Which Joe gave his name to ‘sloppy joes’? We look at five interesting sandwiches and their lexical origins.
The thick hanging lips of a bloodhound or similar dog.
- ‘He cocked his head quizzically and his tongue nervously lapped at his flews.’
- ‘Conner could see the lights that danced in the feral's eyes as he licked his flews.’
- ‘The wolf ran his tongue along his flews like a person wetting their lips before the on take of some great feast; to break some fast that plagued his bitter soul.’
- ‘Unblinking, he stared into the fire, mouthing incoherent words, repeating the unfamiliar syllables through limp, drooling flews.’
- ‘A Newfoundland's drop ears also keep out water, and very loose flews allow him to breath while carrying something as he swims.’
- ‘Butts's clipped ears twitched, his eyes narrowed and his flews curled into a snarl.’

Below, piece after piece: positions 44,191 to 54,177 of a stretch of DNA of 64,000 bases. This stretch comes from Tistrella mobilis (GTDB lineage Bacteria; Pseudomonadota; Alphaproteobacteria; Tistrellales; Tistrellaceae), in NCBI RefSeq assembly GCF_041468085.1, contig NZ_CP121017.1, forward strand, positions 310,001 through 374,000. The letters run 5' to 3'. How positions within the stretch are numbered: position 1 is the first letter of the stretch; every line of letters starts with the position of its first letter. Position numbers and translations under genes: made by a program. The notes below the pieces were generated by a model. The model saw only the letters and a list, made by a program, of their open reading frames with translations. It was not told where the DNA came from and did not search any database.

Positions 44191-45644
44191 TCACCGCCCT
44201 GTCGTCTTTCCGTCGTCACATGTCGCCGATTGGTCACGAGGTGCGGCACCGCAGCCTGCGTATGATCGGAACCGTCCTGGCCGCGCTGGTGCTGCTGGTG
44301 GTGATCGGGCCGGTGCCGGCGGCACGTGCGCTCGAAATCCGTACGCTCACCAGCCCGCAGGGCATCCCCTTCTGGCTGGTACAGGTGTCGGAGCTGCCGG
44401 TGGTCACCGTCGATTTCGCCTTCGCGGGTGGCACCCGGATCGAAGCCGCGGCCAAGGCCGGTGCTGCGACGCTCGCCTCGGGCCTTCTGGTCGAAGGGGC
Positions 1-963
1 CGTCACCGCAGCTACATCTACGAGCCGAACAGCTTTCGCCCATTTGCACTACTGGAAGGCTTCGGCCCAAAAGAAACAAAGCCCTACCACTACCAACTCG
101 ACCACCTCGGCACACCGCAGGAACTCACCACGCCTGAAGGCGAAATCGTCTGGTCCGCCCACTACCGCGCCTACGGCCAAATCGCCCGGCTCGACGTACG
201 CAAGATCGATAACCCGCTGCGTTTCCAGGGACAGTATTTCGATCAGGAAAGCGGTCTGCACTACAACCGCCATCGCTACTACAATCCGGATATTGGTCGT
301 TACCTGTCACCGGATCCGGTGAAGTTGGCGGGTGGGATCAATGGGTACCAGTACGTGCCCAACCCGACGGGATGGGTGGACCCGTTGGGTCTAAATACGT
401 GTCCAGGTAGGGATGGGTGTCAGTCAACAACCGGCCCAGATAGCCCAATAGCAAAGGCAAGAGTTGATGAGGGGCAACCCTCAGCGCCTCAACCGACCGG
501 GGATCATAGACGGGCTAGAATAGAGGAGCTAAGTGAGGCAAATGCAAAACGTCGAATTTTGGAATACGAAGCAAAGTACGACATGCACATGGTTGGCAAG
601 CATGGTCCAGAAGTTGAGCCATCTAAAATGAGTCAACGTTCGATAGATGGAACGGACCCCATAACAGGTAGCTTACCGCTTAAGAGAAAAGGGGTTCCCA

- ‘He pulled out a small, powerful set of binoculars and trained them on the scene, licking his flews in anticipation.’
Late 16th century: of unknown origin.
Are you looking for a word for a foolish person? We explore twelve interesting words to describe the dunderheads in your life.
Before you run for the hills, let’s run through a list of ‘run’ expressions that are running through our minds.
The definitions of ‘buddy’ and ‘bro’ in the OED have recently been revised. We explore their history and increase in popularity.